If you died in the next 15 minutes - - -

Discussion in 'General Baptist Discussions' started by TexasSky, Aug 11, 2005.

  1. TexasSky

    TexasSky
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    I see a lot of assumptions on these boards that if the general public full of total strangers or historians don't write about someone's personal relationship with Christ, that person can't be a Christian. It made me wonder - If you died in the next 15 minutes who would assume you are going to heaven? Would historians write about your faith? Would the AP press pick it up? If they interviewed your coworkers, would one of them say, "Their faith in Christ was important to them!"

    Who would stand before men to testify about YOUR relationship to Christ in a manner that even strangers would say, "Yes, they were a Christian."

    Your family?
    Your friends?
    Members of your church?
    Your pastor?
    Your neighbor?
    Your coworkers?
    The clerk at the grocery store?
    The guy who cut you off in traffic?

    If no one would - not one person in your whole life - would it change anything?
     
  2. Rachel

    Rachel
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    Everyone I know could. I talk to people constantly about how Jesus loves them and wants a relationship with them. I have some evangelist in me I think and am always looking for opportunties to witness.

    Would it change anything if no one talked about how important Jesus was to me when I died? No it wouldn't, but it would make me very sad if I knew about it, which I wouldn't know because I would be in Heaven. [​IMG]


    Psalm 100
    A Psalm of praise.

    1 Make a joyful noise unto the LORD, all ye lands.

    2 Serve the LORD with gladness: come before his presence with singing.

    3 Know ye that the LORD he is God: it is he that hath made us, and not we ourselves; we are his people, and the sheep of his pasture.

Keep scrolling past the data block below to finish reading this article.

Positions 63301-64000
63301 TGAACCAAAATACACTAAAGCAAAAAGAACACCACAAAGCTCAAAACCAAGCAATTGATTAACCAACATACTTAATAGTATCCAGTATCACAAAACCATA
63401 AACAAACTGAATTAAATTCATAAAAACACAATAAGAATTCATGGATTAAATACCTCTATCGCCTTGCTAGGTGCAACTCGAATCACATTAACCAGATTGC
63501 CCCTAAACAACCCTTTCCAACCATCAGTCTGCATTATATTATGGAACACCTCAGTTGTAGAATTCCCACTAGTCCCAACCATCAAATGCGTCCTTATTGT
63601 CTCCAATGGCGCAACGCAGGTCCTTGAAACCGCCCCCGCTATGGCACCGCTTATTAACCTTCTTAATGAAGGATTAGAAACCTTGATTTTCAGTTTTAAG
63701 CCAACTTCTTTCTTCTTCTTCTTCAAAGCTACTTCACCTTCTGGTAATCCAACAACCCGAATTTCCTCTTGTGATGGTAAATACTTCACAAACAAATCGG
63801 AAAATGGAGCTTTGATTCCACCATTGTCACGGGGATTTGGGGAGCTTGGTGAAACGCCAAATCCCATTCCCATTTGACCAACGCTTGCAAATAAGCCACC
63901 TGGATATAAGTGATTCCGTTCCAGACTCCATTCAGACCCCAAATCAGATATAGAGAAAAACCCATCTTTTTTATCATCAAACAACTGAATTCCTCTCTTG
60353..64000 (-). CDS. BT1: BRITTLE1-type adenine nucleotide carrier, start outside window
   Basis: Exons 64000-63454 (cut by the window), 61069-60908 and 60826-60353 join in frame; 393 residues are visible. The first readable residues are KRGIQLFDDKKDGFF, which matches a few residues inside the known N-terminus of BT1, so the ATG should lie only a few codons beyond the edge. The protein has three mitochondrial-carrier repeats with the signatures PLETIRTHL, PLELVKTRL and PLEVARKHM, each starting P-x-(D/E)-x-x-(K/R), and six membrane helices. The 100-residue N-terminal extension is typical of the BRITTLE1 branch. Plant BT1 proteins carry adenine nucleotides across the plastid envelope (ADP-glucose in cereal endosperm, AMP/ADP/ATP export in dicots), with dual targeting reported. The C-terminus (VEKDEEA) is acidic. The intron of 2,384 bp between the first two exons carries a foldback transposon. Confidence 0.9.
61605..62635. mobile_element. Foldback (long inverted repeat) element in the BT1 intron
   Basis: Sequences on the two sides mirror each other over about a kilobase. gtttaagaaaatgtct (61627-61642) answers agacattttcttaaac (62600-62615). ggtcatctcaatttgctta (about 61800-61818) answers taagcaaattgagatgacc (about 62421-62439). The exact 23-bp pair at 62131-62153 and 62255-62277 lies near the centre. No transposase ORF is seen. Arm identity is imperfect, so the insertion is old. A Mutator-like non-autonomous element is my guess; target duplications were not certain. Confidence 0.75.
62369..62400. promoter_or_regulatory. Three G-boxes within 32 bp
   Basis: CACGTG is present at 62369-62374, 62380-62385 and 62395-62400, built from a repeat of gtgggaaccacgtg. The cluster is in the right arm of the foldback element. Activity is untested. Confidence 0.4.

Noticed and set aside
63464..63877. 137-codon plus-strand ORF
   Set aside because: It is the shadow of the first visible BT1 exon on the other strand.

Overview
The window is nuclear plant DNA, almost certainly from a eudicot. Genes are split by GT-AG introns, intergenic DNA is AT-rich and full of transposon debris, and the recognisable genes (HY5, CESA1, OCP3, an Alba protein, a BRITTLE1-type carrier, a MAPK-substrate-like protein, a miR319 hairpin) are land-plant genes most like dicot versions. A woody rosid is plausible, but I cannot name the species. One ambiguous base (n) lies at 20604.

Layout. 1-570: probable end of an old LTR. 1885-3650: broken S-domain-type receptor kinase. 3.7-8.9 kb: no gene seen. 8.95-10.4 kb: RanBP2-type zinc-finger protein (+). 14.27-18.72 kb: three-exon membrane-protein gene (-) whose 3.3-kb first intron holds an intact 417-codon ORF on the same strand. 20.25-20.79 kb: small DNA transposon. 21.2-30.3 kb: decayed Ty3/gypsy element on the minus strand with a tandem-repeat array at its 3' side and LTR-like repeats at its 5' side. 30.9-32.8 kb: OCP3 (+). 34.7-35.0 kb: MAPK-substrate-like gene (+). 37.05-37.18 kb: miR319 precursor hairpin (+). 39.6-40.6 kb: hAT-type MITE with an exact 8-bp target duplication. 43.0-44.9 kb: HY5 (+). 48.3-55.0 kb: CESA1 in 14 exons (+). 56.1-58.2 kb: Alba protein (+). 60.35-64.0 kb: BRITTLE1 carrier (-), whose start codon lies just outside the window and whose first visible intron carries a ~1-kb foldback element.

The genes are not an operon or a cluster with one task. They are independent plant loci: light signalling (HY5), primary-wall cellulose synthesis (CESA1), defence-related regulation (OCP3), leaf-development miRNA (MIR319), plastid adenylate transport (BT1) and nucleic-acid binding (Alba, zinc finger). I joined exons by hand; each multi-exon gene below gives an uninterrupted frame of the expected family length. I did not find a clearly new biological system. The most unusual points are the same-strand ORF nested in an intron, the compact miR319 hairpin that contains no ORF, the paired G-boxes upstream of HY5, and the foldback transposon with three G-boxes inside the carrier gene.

4 Enter into his gates with thanksgiving, and into his courts with praise: be thankful unto him, and bless his name.

    5 For the LORD is good; his mercy is everlasting; and his truth endureth to all generations.
     
  3. Joseph_Botwinick

    Joseph_Botwinick
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    TS,

    There will be only one witness that will matter on that day, and none of them were listed above in your post.

    As to whether I would be in Heaven after dying, I would say that this would depend a bit on your eschatological beliefs. If you are pre-mill, you would probably say no. If you were even a partial preterist, like me, then you would definitely say yes.

    Joseph Botwinick :D
     
  4. Marcia

    Marcia
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    Where are you if you're pre-mill???
     
  5. Joseph_Botwinick

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    If I understand their theology correct, you are still in the ground awaiting the rapture.

    Joseph Botwinick
     
  6. TexasSky

    TexasSky
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    Joseph,

    I agree totally, the only one who matters isn't listed. People seem to forget that. They seem to say, "Since it isn't recorded in history, they can't be saved," but the only book that counts is the book of life.

    As to pre-mill vs post mill, I don't care. I really don't. The only thing that matters is the final day when Christ decides where our eternal home will be.
     
  7. webdog

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    No, our bodies are in the ground waiting for the rapture, we are with the Lord, which would be Heaven. Just because the "New Heaven" and "New Earth" are still to come, does not mean Heaven does not exist today. Where else would God be?
     
  8. Marcia

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    I don't think so! :eek: :eek:

    "Absent from the body, present with the Lord." Every funeral at my church (which is pre-mill) talks about the departed beleivers as being with Christ right now. What you suggest sounds like soul sleep, which is very aberrant and not pre-mill.

    Our bodies are in the ground; we are with Christ! [​IMG]
     
  9. Marcia

    Marcia
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    Hey, my little "yikes" icons didn't show up!

    I'm trying them again. :eek: :eek:

    They go in the above post.
     
  10. Johnv

    Johnv
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    Assume? No. Believe? Yes.

    Probably not. I tend to be rather private about my faith, at least verbally. My family, otoh, will vouch for my faith.

    Some, perhaps, some might not. If my faith wasn't important to them, they might not have noticed it. However, they probably noticed the fruits of my faith, which is more important than anything I might have said about my faith.